Through information obtained when women are processed into the prison system at the Dwight Correctional Center for Women, Lori noted that approximately 57 percent of female offenders are victims of domestic violence or sexual abuse. Adult female offenders also tend to be the sole or primary caretakers of minor children, are unemployed or underemployed, and are more likely than their male counterparts to benefit from nurturing programs.
According to Lori, the ICJIA reports that there has been a 116 percent increase in the female juvenile population in the past decade(s), and that a majority of the girls who enter the criminal justice system as juveniles have committed crimes against property rather than violent crimes against persons. In a 1999 data collection project based on arrests from a sample of law enforcement agencies across Illinois that was reported in the ICJIA’S November 2002 Research Bulletin, page 2 (“Bulletin”), the ICJIA found that, for the group of female juveniles studied, 14 percent of arrests were for violent crimes, predominantly aggravated assault; 74 percent were for property offenses, predominantly larceny and theft; and drug offenses constituted 11 percent of the arrests. Among juvenile offenders nationwide, most of whom are 15 and 16 years of age, a majority are members of a racial or ethnic minority (but in Illinois they are white), are victims of physical, emotional, or sexual abuse, and suffer from some form of substance abuse. (See the Bulletin, page 4).
A study funded by a U.S. Department of Justice grant and conducted under the auspices of the ICJIA in 2003 collected data from admissions to the Illinois Youth Centers from 1993 to 2002. This data revealed that more than half of the females were victims of some form of abuse at least once, and that in most instances, the victimizers were known by the females. (“Female Delinquents Committed to the Illinois Department of Corrections: A Profile,” ICJIA publication, December 2003, hereinafter “Female Delinquents”). Other studies have shown that where “relational victimization” occurs, the impact on girls can include low self-esteem, depression, anxiety, aggression, and substance abuse, and that their families might contribute to these reactions by denying the occurrence or blaming the girl for the attack. (See the Bulletin, page 5.) Understandably, many of the female juveniles in the samples were having trouble in school and almost three-quarters had been diagnosed with a mental health condition, which may be another factor contributing to their criminal history. Lori noted the role of ICJIA in promoting this kind of research, which is crucial to the development and delivery of services that will help this group of girls survive their victimization and possibly avoid becoming juvenile offenders or repeat offenders.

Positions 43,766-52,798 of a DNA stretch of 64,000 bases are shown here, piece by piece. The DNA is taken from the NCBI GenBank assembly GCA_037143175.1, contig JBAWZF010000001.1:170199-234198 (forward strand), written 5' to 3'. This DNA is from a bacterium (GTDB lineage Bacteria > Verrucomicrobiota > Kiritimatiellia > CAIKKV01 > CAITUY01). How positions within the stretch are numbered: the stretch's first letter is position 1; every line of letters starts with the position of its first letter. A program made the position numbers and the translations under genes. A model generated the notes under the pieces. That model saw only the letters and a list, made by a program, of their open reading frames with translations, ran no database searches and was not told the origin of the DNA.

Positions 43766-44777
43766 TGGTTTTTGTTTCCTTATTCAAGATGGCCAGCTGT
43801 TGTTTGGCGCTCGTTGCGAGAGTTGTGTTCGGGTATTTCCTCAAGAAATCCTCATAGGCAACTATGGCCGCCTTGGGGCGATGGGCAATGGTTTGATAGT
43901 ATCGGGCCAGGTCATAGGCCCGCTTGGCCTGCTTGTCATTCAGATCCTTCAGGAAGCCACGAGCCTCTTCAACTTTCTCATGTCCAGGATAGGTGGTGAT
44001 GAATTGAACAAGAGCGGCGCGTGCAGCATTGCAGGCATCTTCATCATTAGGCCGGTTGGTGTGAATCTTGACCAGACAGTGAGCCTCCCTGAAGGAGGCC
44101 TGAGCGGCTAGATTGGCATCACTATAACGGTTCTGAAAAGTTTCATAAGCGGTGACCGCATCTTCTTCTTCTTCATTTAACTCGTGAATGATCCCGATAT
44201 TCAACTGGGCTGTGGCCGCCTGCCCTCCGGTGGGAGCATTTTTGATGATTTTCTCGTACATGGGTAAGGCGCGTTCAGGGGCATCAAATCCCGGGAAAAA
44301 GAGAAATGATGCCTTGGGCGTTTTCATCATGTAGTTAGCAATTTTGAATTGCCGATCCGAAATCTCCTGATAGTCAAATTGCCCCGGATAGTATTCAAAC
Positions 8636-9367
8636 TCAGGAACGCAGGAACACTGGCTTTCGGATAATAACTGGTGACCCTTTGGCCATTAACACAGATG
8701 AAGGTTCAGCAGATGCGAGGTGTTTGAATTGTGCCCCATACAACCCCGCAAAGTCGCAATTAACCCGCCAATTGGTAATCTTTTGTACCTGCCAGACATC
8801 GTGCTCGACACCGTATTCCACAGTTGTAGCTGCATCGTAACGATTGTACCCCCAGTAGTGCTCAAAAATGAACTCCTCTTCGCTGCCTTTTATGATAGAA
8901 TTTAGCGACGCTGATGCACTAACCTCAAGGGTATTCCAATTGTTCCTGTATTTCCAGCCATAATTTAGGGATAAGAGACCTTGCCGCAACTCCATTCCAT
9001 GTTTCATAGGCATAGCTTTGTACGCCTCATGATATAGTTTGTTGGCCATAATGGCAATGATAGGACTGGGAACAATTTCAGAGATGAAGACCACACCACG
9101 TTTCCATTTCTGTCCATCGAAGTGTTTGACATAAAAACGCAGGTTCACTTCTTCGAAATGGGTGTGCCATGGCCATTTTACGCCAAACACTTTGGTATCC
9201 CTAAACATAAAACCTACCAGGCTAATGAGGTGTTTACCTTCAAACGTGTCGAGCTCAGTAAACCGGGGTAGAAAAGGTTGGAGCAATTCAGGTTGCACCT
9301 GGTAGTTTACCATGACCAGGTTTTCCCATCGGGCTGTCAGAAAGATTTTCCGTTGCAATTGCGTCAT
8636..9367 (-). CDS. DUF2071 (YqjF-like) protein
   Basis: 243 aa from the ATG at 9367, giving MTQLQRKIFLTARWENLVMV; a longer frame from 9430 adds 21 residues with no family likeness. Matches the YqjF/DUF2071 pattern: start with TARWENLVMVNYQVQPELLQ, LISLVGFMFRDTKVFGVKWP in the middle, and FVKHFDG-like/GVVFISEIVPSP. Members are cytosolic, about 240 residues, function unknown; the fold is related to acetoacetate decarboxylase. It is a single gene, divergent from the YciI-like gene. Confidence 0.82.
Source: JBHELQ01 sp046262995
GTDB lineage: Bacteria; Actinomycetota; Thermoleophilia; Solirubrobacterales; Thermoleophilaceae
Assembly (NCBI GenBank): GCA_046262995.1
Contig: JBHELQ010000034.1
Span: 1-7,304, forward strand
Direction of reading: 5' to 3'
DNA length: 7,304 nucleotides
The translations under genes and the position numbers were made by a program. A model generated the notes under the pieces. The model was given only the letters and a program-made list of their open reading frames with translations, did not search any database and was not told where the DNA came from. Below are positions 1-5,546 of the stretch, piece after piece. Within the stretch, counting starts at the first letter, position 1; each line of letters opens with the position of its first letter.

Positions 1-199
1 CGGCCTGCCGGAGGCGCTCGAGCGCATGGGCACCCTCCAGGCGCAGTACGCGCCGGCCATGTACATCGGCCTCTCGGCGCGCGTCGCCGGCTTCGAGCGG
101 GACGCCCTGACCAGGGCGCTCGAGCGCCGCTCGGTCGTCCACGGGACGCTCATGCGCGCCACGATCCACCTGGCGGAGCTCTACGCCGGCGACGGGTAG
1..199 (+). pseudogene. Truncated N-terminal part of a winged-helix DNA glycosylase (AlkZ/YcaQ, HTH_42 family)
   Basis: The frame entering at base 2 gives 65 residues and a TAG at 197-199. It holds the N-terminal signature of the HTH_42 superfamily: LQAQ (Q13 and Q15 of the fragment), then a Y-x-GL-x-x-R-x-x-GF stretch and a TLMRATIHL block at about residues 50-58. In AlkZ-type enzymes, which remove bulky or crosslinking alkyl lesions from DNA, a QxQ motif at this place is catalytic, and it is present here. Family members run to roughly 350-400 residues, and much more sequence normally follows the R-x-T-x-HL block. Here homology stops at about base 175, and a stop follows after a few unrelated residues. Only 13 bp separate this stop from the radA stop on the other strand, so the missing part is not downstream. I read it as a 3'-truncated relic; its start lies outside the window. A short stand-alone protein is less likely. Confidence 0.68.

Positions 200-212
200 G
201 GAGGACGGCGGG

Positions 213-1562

It is evident from these statistics that providing meaningful preventive and supportive services to a very vulnerable population of female delinquents is difficult and costly. Nevertheless, we have a responsibility to care for this neglected and troubled segment of society, and we know that everyone suffers when we incarcerate girls as well as women and forget about them because they are out of the public eye.